Targeted cancer therapies already allow doctors to shut down the growth of tumors with little or no harm to normal cells.

Several of these treatments are used for breast cancer with drugs “customized” to act on specific types of tumor cells.

Researchers now have set their sights on a number of breast cancers that currently have no targeted cancer treatment available. In a new study, researchers identified a compound that can block the activity of an enzyme involved in stimulating the growth of breast cancer.

In the study, which was published online today in Science Translational Medicine, an experimental compound — known as SR-3029 — stopped the growth of breast cancer tumors in mice, with few side effects.

“We saw no gross adverse effects with long-term daily dosing,” Derek Duckett, PhD, an associate professor of molecular therapeutics at The Scripps Research Institute, told Healthline.  “We have yet to perform detailed toxicity studies.”

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Positive Results on ‘Triple Negative’

The researchers tested the compound in several mouse models. These simulated different types of hard-to-treat breast cancers that affect people.

This included “triple negative breast cancers,” which account for about 10 to 20 percent of breast cancers. This group of cancers is named because their growth is not driven by estrogen, progesterone, or the HER2 gene — all of which have targeted treatments.

The researchers also tested the compound on tumor tissue collected from breast cancer patients. The results were similar.

More research is needed before this compound can the join the ranks of other targeted breast cancer treatments. Researchers will need to test the compound on a wider range of breast cancer tissue samples from patients. They will also need to develop another version of the compound suitable for clinical testing in people.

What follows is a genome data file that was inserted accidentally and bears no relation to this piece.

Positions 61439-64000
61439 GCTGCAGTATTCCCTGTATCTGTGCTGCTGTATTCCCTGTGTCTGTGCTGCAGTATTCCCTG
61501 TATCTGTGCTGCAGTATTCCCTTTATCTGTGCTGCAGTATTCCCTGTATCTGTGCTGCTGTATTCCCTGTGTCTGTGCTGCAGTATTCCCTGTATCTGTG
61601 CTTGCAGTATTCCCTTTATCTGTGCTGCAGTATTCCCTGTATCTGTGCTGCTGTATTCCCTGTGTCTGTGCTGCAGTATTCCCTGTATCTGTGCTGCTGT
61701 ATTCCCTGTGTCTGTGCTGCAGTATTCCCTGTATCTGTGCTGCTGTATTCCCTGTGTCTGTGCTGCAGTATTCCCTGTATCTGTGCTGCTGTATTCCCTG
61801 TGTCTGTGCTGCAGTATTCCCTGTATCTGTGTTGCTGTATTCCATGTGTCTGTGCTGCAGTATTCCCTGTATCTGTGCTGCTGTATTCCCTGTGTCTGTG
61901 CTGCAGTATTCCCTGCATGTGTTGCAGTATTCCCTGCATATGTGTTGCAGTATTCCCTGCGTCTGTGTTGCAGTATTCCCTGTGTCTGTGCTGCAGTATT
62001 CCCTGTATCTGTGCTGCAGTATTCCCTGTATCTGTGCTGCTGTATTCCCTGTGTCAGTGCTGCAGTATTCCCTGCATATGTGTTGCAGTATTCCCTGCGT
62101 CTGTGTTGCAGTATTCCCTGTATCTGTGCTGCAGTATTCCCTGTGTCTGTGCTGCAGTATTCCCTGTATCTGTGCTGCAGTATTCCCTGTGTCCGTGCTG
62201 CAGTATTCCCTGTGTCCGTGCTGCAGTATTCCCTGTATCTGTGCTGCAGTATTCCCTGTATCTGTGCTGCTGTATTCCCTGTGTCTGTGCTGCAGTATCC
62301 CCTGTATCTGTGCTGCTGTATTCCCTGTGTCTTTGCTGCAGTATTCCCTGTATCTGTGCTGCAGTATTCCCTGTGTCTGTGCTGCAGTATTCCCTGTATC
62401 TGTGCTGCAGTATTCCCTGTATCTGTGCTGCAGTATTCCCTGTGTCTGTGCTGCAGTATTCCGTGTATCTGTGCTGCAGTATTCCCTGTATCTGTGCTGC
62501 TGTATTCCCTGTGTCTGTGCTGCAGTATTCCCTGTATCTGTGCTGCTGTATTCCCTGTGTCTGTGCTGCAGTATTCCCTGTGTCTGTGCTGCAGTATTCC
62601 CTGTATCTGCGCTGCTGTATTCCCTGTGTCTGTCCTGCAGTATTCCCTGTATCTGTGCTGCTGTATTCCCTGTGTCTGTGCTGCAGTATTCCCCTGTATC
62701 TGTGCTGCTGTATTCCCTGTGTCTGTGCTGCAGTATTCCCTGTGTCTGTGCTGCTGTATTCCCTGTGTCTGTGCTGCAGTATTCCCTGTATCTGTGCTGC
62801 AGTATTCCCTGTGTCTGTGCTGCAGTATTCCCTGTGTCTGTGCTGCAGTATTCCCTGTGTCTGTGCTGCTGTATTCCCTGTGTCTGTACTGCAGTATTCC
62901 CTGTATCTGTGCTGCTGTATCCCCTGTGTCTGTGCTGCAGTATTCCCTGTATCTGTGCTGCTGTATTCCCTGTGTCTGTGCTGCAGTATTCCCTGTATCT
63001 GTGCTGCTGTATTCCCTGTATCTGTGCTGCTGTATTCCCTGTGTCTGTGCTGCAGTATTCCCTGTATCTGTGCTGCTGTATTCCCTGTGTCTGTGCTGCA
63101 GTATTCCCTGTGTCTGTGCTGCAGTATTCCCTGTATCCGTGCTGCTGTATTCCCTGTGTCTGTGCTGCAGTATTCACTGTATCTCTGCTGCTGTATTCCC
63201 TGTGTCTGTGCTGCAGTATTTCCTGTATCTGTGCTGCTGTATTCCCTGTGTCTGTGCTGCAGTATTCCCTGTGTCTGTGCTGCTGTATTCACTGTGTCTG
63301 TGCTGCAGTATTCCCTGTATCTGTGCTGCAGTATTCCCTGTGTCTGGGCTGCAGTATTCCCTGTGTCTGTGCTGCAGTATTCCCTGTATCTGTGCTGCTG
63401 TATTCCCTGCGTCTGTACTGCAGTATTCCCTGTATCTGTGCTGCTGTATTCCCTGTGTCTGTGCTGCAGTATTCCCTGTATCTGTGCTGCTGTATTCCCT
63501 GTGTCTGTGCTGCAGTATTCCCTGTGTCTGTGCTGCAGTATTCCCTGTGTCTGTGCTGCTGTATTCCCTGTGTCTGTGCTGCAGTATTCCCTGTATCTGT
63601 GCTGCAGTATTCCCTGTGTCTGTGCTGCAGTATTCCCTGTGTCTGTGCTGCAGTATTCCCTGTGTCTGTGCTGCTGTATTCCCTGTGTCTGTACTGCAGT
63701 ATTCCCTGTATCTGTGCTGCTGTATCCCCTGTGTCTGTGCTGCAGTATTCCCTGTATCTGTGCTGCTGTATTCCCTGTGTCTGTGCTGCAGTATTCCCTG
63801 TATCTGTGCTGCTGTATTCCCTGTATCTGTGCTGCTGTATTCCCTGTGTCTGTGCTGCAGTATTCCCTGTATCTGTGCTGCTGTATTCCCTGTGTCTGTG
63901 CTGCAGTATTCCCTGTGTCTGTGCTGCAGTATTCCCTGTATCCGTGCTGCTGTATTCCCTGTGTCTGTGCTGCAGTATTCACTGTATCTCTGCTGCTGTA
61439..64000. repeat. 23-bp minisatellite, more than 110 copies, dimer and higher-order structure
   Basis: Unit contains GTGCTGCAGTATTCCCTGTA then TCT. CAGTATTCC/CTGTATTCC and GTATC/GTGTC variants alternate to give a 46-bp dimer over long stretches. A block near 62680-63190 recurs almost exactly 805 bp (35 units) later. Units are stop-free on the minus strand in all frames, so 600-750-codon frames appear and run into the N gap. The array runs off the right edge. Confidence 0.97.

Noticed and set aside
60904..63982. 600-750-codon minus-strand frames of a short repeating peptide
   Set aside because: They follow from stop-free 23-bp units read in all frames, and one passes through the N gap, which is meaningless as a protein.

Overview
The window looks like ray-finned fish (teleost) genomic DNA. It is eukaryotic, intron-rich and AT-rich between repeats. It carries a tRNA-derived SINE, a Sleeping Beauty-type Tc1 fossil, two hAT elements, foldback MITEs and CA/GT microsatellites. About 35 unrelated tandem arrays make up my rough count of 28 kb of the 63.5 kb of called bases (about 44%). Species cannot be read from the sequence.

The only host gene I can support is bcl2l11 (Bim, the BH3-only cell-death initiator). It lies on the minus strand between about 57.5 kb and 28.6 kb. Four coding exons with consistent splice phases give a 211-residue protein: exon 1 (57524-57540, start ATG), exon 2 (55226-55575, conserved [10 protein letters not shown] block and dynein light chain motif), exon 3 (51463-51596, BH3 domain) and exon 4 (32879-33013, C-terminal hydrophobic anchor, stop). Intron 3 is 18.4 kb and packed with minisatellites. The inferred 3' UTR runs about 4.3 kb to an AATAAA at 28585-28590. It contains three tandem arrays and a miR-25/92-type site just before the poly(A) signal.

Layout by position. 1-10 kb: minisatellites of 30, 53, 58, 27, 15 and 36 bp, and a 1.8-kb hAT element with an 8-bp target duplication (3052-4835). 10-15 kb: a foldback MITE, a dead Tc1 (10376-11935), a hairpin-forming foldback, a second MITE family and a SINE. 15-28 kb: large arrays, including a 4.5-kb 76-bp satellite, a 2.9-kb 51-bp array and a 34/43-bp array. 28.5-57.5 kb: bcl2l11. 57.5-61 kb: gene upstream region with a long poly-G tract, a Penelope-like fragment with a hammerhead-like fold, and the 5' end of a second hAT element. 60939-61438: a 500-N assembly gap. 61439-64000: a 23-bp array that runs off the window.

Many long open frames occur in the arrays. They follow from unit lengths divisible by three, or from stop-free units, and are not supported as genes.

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Enzyme Stimulates Tumor Growth

In the study, the researchers confirmed the compound SR-3029 works by blocking the activity of an enzyme called casein kinase 1, delta — or CK1delta. This enzyme promotes tumor growth by activating another protein, known as beta-catenin.

When the enzyme is blocked, the cancer cells are starved of beta-catenin. In the end, this kills the tumors.

The compound is “very specific” for the enzyme, Duckett said, which made it highly effective at stopping tumor growth.

This enzyme is also involved in many activities in noncancerous cells, such as regulating the body’s internal clock and helping cells maintain their shape.

It had been implicated in cancer before, but its role had not been clear until now.

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The Boon in Targeted Therapies

Targeted therapies exist for many types of cancer. The development of new ones depend on the ability of researchers to identify good targets — such as CK1delta.

Many types of treatments have been approved. This includes ones like SR-3029 that block part of a cellular pathway. But targeted therapies using hormones or immune system antibodies are also effective for certain cancers.

Scientists once thought that targeted therapies would be less toxic because they are aimed at specific types of cancer cells. But even these treatments can have major side effects, such as diarrhea and liver problems.

In addition, although targeted cancer therapies can be highly effective, cancer cells can become resistant to the drugs. To keep this from happening, these treatments are sometimes used with other targeted therapies or traditional chemotherapy drugs.

Despite the limitations of targeted cancer therapies, they remain a powerful tool for doctors in the treatment of cancers. They are also part of an overall push toward more personalized medicine.